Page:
Monday, 30 July 2018

How to Photograph A New Puppy

Remove film from box and load camera.

Remove film box from puppy's mouth and throw in trash.

Remove puppy from trash and brush coffee grounds from muzzle.

Choose a suitable background for photo.

Mount camera on tripod and focus.

Find puppy and take dirty sock from mouth.

Place puppy in pre-focused spot and return to camera.

Forget about spot and crawl after puppy on knees.

Focus with one hand and fend off puppy with other hand.

Get tissue and clean nose print from lens.

Take flash cube from puppy's mouth and throw in trash.

Put cat outside and put peroxide on the scratch on puppy's nose.

Put magazines back on coffee table.

Try to get puppy's attention by squeaking toy over your head.

Replace your glasses and check camera for damage.

Jump up in time to grab puppy by scruff of neck and say, "No, outside! No, outside!"

Call spouse to clean up mess.

Fix a drink.

Sit back in Lazy Boy with drink and resolve to teach puppy "sit" and "stay" the first thing in the morning.

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Monday, 23 July 2018

How We View Things in Life

It is July. It is cold here in Australia. As I look through my office window trees bend at sharp angles with each strong gust of wind.

I must go out this morning and don’t want to face the challenge of bitter cold and soul-destroying wind.

As I sit procrastinating about getting on with my chores my mind goes back to something I read this morning.

July 6
A neighbour had been irrigating an oblong paddock to feed his steers during the drought. It looked like a brilliant green bedspread in the middle of a dingy room of bare brown floorboards.

July 7
The outlook through the bedroom window is a treasury of gold. A flourishing daisy bush is studded with a mint of dazzling gold flowers reflecting the brightness of the sunshine, like cascading gold coins

This was written by country woman Betty Sharpe in her little book “The Year Rambles On” published in 1985 and based on her diary.  It is dedicated to the army of country folk who struggle through all seasons to protect and preserve the real Australian countryside.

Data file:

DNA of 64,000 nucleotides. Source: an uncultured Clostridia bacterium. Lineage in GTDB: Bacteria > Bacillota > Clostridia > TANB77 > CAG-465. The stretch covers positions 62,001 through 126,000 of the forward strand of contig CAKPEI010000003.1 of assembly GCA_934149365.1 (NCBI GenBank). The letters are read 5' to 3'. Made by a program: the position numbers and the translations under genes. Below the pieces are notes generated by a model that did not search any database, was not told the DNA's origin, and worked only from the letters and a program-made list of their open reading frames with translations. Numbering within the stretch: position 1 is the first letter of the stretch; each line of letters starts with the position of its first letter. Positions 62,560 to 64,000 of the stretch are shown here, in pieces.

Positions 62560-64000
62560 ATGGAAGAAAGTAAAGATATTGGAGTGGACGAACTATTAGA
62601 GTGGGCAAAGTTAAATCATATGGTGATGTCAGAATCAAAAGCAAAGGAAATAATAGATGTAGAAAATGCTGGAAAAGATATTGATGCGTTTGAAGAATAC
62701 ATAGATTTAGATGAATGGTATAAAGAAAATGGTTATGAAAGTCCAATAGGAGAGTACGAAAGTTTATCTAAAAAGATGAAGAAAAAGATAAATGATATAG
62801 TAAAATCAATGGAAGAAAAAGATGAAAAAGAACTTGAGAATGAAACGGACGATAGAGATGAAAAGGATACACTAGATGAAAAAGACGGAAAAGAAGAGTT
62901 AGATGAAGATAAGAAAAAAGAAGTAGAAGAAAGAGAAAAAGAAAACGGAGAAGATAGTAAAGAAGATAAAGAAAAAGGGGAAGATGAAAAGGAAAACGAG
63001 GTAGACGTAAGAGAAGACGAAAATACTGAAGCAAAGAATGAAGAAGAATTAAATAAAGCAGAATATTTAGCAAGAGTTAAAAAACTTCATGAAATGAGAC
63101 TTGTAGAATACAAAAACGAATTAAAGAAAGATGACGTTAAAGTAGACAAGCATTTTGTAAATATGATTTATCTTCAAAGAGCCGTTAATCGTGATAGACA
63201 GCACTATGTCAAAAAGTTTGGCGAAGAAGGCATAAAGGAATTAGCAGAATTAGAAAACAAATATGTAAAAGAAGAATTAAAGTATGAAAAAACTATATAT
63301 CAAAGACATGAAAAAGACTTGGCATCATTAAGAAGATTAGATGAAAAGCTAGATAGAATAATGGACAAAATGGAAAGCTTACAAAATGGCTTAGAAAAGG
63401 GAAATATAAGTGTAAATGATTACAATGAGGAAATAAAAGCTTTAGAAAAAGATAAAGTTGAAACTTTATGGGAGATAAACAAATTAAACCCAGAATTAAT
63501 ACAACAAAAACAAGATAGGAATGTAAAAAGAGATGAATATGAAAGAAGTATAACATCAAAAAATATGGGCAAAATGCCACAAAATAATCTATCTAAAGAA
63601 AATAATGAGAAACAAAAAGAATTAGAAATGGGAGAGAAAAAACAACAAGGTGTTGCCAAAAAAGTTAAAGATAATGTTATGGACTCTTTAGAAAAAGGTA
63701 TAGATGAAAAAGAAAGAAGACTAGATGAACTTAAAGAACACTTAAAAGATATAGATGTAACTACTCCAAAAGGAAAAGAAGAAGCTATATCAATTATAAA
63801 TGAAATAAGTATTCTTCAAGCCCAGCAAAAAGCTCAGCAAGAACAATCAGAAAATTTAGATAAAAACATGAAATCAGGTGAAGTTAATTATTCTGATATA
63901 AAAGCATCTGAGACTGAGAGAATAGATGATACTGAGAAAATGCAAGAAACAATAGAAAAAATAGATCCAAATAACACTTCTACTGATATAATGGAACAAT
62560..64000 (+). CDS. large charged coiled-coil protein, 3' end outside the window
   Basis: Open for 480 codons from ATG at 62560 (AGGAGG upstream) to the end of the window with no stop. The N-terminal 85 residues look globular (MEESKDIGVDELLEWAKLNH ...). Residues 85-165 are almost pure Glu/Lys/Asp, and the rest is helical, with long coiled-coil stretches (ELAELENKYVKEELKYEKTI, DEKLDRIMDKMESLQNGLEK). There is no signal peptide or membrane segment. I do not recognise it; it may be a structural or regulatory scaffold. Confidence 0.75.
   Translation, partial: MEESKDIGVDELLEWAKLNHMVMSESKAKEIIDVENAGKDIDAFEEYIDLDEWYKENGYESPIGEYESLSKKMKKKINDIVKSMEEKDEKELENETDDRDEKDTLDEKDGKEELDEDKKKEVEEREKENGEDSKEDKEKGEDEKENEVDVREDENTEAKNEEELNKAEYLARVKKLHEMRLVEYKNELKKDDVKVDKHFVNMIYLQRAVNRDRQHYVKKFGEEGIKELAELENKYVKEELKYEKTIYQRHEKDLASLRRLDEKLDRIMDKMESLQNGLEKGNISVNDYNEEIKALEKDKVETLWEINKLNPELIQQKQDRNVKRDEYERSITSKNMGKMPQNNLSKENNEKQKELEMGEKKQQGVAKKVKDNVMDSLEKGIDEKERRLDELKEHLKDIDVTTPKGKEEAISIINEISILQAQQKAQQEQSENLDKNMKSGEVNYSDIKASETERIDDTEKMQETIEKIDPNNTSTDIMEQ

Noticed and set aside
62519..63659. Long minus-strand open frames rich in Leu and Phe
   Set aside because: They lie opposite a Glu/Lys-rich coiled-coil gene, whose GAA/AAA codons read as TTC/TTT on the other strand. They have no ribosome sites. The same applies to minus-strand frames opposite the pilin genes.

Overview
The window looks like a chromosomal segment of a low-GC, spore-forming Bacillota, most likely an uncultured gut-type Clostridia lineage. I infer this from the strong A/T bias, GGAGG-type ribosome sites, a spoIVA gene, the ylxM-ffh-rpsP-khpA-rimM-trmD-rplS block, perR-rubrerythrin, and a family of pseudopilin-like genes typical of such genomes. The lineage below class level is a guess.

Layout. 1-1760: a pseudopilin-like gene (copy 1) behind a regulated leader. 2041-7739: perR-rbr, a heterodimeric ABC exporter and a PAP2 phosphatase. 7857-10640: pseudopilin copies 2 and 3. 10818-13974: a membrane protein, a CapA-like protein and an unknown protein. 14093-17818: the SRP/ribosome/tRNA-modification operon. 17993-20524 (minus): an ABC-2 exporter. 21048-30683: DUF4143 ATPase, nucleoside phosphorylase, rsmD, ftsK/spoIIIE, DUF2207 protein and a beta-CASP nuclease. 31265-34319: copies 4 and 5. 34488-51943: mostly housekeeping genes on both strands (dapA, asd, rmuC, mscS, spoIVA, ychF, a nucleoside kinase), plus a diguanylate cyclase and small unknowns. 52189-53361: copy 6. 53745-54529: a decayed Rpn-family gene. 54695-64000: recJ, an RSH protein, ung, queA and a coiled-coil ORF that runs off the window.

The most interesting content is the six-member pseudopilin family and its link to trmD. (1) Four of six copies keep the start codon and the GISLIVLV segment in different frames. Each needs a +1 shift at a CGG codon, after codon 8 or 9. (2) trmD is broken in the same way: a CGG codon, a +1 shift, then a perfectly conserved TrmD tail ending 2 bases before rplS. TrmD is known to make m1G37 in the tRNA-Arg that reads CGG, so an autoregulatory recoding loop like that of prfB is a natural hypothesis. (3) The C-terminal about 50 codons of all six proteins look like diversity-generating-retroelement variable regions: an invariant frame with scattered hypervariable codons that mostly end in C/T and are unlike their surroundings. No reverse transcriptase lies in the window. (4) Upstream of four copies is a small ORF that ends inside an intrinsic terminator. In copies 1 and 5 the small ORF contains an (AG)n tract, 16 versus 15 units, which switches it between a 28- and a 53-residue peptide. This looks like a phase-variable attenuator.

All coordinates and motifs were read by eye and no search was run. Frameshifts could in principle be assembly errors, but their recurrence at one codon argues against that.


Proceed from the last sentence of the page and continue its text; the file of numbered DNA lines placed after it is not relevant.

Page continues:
I tell myself if a country woman can see the beauty surrounding her in mid winter my moaning is unimportant.

I will go and attend to my errands and return to the warmth of my home. It really is not much to have to cope with.

Monday, 16 July 2018

Angel with Drumsticks by Pamela King (Extract)

The young men fidgeted behind stage, waiting for the seats to fill and their signal to begin. This was to be the biggest concert yet in their fledgling music careers, and each one was filled with that curious mixture of excitement flavoured with nervousness that comes from such an event. 

They had practised until they were flawless—their fingers knew every chord change, their voices every harmony, they had been living and sleeping and dreaming this moment for weeks  and they were as ready as they could ever be—yet still the hearts fluttered lightly and breath was occasionally short; they knew that this was an important milestone.

Three bands, all comprising young men, would share the stage, and each take their turn at the songs they had been allotted until the last number, which they would perform together. They had never worked together before—this was the first time they had ever met—and they wondered how their very different and distinctive styles would play out together on stage.

As they waited, they could hear the concert hall filling.

Just over two hours earlier, when their car had pulled up outside the forbidding building designed by 17th Century architect Borromini, the young band members stared at the intimidating building and took a collective deep breath. Angelo dropped his cheek into the palm of his hand. “Well, we are here, I hope everything goes alright”.

It had been a typical Roman spring day.  Aprile dolce dormire is an Italian expression meaning ‘April sweet sleep’. In Rome it is a beautiful mid-spring month, the days are usually fresh, mostly sunny or partly cloudy. It is known as a month for quiet relaxation and great for day trips or short holidays.

Now, as the bands launched into their music—delighting their audience with their new beat, their new style, their new way—the gentle spring air was shattered, the music was so loud it could be heard kilometres away. Even the thunderous Italian traffic with its constant discordant harmony of horns could not be heard in the forecourt of the Oratorium let alone inside the hall itself.